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SUVA, Fiji (Fiji Times, April 25) - Two more new-born babies died at the Colonial War Memorial Hospital's maternity unit two weeks ago because there was no ventilation machine to help them breathe.

This has taken the number of infant deaths to seven since January.

A gynaecologist who did not want to be named said the maternity unit management had temporarily closed the Neo-Natal Intensive Care unit because the machines in the room could not be used.

"It is really dangerous because the new-born babies who have difficulty breathing and other problems cannot be helped," he said.

He said premature or newborn babies who had breathing problems; heart and lung diseases were kept under observation in the room from birth until they were well enough to leave hospital.

He said tubes for the ventilation machines needed to be replaced and it had been a problem since last month but the unit was closed only two weeks ago. It is believed there are seven ventilators in the maternity hospital, most of which need new components.

He said newborn babies with such problems were now transferred to another unit with no machines and only the strongest survived. The two latest infant deaths were caused by the new system.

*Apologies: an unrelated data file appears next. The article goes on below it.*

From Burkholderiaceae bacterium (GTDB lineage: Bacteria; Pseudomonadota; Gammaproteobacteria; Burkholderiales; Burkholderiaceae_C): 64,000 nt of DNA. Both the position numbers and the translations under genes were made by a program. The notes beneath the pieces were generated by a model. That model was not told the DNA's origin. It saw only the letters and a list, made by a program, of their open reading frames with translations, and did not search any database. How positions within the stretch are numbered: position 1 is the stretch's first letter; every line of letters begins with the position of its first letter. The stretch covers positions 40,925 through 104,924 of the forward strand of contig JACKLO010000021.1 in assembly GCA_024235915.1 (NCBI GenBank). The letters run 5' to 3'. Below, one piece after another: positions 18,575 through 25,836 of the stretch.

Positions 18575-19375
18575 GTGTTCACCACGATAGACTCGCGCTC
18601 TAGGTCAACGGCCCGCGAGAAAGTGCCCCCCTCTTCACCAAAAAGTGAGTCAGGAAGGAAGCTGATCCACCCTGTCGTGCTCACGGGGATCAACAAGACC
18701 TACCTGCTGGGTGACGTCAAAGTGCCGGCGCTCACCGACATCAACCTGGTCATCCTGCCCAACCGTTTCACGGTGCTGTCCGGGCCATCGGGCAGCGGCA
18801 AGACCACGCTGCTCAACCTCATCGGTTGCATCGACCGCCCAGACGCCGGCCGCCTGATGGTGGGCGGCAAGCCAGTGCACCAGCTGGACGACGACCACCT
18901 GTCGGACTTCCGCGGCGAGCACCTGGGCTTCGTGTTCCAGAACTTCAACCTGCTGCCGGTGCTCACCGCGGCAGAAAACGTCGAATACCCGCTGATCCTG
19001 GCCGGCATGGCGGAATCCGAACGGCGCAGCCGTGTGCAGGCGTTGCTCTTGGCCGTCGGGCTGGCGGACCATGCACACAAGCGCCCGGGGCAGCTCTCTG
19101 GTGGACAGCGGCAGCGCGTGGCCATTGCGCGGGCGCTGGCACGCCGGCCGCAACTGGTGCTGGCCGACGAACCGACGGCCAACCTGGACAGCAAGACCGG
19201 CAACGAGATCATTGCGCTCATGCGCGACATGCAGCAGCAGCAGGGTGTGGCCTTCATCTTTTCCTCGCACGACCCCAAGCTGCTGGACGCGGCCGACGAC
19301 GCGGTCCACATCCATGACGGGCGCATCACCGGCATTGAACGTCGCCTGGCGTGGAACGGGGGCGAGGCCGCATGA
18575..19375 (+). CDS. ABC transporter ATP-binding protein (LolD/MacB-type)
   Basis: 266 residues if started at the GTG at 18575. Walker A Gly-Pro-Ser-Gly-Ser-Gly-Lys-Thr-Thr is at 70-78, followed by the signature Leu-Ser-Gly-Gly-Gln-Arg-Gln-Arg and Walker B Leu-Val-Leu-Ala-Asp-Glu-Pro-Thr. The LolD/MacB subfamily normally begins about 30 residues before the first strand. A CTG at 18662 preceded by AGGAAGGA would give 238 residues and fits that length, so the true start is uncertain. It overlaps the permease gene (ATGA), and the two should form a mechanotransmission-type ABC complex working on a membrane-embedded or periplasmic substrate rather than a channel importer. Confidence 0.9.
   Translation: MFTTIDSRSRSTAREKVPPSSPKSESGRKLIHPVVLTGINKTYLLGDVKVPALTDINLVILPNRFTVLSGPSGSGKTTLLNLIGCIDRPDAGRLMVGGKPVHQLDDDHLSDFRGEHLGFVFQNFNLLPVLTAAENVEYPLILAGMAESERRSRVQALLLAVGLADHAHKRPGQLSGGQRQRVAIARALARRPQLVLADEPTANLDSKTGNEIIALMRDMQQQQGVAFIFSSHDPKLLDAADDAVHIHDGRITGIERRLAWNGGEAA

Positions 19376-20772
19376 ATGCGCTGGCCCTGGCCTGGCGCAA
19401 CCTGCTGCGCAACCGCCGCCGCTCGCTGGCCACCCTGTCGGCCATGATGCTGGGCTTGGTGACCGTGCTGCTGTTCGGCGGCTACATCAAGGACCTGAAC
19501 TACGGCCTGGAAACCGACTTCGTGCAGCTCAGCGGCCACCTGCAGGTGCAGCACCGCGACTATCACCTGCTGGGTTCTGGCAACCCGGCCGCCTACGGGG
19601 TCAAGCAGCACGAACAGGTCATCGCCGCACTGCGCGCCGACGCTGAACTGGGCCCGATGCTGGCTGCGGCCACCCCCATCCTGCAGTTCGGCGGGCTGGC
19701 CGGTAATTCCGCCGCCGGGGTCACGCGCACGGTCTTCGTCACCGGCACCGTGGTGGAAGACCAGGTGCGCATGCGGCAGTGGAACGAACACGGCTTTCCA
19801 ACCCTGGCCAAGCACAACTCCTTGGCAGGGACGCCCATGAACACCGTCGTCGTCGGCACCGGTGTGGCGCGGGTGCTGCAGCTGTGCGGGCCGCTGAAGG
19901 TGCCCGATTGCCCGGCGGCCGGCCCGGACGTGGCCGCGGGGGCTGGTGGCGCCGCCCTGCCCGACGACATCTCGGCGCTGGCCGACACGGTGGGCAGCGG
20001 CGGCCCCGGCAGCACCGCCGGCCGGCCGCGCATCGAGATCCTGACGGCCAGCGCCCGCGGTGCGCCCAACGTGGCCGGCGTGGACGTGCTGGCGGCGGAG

There are six infants under observation in the new unit. He said not only premature babies were taken to the new unit. All babies with complications were taken there.

"Some of the cases have to be taken to Lautoka because they have working machines.

"Those who can afford it, take their wives overseas for birth," the doctor said.

Last week Fiji College of General Practitioner vice president Wahid Khan said these kinds of things happened because the machine was overused.

"There has been so many births that this kind of things happen and there has been no rest," he said.

[According to Fijilive, Health Ministry chief executive Lepani Waqatakirewa has denied claims that two babies died in a Suva because there were no ventilation machines.

Waqatakirewa said the babies had died because of other complications and some were premature. He denied it was because of the unavailability of ventilators at the Colonial War Memorial Hospital. He said they had closed the Neo-Natal Intensive Care unit to make repairs and other adjustments. ]

April 26, 2005

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